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Old 03-27-2017, 01:37 AM
33 posts, read 26,993 times
Reputation: 26
POLL: How Americans Feel About The States - Business Insider
This is the article. Im sure there some people out there who are more down to earth and could care less.
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Old 03-27-2017, 07:13 AM
Status: "Word for 2021: Accept." (set 11 days ago)
Location: Wonderland
55,484 posts, read 43,861,241 times
Reputation: 78338
My husband and I have both had several negative experiences outside the state.

The worst one I recall actually happened to my husband. He works in the oil and gas industry. There is a lot of oil and gas in areas in the northeast and WV, western PA, etc where the coal industry used to be so prevalent. Well, not many natives up there are oil and gas professionals, but lots of service companies (trucking, less highly skilled jobs that can translate well into an oil and gas environment, etc) have sprung up around the industry. Now there are more people who are being trained and have some experience in oil and gas, but at the time (five or six years ago) most locals didn't have the necessary experience to work in oil and gas. Consequently (and even now to some extent - my husband still works up there a lot), you'd have a mixture of skilled and experienced oil and gas personnel on a location, mixed in with a group of newbies who were locals. Most of the skilled, management level folks are from Texas, Oklahoma, etc - not from the local areas. That's no one's fault - it's just the way it is.

Now - I can't recall the exact acronym used, but I think it was TAFT - This Ain't F#@$ing Texas. Anyway, the locals started actually showing up with TAFT written on their hardhats. See, they don't want to learn a new way to make money - they want coal back. You'd think they'd be happy that when the coal industry died, at least there was still a way to make money up there (and one that was less dangerous and less destructive to their environment but I digress) but instead a lot of them really have a chip on their shoulder.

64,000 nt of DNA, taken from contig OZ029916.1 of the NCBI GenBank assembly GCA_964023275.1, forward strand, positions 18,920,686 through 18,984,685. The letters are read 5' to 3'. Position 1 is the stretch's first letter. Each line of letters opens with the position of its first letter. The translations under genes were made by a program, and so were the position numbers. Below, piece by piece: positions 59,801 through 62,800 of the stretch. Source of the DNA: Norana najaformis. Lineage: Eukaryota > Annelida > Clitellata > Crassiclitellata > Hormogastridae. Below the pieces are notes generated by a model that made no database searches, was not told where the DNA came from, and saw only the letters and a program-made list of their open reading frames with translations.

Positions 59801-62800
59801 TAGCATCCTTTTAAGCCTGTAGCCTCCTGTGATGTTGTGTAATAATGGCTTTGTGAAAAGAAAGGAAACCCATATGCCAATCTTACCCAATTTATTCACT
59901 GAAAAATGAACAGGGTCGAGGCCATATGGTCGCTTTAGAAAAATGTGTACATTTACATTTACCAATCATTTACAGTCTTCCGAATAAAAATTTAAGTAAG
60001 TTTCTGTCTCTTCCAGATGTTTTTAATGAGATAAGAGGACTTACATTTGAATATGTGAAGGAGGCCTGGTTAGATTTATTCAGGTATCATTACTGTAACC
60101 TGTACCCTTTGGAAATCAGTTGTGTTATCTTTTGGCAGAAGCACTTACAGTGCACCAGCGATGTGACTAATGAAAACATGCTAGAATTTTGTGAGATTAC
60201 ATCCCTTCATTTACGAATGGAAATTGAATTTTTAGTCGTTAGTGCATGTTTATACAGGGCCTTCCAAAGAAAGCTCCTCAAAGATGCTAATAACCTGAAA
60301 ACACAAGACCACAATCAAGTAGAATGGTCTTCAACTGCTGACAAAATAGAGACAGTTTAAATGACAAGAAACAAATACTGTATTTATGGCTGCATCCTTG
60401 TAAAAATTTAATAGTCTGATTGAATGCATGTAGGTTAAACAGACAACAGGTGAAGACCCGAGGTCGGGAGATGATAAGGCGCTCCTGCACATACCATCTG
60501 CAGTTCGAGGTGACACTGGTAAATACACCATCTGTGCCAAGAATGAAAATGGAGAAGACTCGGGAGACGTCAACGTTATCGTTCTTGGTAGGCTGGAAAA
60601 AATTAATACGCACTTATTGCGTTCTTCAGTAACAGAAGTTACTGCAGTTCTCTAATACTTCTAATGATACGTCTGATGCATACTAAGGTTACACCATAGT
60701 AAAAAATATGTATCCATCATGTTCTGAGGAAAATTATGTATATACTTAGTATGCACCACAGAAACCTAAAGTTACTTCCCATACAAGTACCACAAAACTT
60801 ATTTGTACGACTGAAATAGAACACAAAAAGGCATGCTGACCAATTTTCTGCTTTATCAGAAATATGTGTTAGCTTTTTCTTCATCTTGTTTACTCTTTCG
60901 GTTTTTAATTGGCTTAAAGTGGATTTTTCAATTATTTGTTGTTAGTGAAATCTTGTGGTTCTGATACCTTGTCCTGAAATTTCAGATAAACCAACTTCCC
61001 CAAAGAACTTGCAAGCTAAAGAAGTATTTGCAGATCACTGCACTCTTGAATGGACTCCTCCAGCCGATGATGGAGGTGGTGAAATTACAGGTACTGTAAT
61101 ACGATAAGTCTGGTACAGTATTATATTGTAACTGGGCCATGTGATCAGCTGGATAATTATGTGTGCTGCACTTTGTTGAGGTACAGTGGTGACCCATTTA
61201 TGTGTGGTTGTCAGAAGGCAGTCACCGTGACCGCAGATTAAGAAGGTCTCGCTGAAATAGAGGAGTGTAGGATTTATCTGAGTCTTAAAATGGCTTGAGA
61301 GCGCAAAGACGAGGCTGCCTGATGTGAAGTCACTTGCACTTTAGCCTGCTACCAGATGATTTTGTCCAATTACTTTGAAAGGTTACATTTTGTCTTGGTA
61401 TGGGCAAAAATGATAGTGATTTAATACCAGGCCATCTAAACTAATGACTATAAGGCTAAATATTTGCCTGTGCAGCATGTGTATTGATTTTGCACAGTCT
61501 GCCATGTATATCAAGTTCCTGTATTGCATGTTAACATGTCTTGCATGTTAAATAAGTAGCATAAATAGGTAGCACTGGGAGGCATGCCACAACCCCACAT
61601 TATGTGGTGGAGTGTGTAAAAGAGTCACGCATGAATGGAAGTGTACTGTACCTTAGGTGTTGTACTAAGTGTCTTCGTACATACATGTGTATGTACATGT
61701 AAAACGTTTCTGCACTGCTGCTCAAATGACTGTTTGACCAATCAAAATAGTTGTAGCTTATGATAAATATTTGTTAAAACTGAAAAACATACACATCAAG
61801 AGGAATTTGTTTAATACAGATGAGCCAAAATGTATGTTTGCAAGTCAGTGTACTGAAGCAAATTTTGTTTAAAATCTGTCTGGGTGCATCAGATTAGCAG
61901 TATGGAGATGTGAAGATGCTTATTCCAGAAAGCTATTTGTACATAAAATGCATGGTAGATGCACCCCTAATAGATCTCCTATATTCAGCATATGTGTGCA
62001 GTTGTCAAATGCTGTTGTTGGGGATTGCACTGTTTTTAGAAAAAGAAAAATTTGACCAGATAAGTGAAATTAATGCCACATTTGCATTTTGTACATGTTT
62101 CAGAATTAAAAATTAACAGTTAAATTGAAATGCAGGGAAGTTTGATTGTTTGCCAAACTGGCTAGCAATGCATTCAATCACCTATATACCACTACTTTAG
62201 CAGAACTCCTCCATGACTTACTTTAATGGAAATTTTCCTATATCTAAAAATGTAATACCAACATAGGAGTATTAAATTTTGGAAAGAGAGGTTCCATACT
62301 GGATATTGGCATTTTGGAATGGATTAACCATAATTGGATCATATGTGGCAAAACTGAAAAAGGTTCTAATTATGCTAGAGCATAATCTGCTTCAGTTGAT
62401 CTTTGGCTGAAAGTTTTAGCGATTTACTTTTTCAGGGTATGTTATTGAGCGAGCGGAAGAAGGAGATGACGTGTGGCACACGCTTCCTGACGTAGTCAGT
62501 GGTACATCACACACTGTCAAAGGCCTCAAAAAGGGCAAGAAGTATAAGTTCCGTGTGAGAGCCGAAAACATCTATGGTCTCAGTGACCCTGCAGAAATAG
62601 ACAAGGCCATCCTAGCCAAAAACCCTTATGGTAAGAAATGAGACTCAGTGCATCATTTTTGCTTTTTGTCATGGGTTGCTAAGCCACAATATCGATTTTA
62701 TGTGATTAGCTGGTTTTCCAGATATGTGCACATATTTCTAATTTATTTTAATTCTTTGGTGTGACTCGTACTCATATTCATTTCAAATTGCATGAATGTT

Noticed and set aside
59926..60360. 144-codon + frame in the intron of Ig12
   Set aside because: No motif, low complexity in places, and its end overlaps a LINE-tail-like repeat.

The ones in the silly TAFT "movement" were the worst - insolent, dismissive, and frankly bitter. In other words, NOT good employees. When my husband got to a new location, he told every single one of them that TAFT was not allowed on that location and if he saw anyone with that acronym on their clothing, truck, etc they would no longer be working on that location.

Another time, I was visiting my daughter in Colorado Springs, CO. Her husband was stationed at the Air Force Academy there. My daughter and I were off base, at some sort of women's expo somewhere - some place with a lot of booths about makeup, candles, etc. I think it was some sort of "Girls Night Out" business expo. Anyway, we were standing in a sort of line behind two women who were talking very loudly. One of them said something like, "AND WHAT ABOUT TEXAS? GAWD, I HATE THAT STATE. THE PEOPLE THERE ARE SOOOOOOO REDNECK AND BACKWARDS. I NEVER HEARD ANYONE TALK SO SLOWLY IN MY LIFE. AND JUST THE OVERALL ATTITUDE - I WAS SO GLAD TO LEAVE THERE AND NEVER LOOK BACK."

I was looking at her and her friend and listening to her loud, ignorant talk and thinking, "Why honey, you ain't nuthin' but a little ol' mess of white trash yourself," but I didn't say it. Instead, she just stopped moving, blocking the aisle with her wide behind and big purse, and I just slid up behind her and said in my Texas drawl, "Excuse me, please." Now I wish I'd said something more like, "Excuse me, please. This Texan needs to get past your wide self."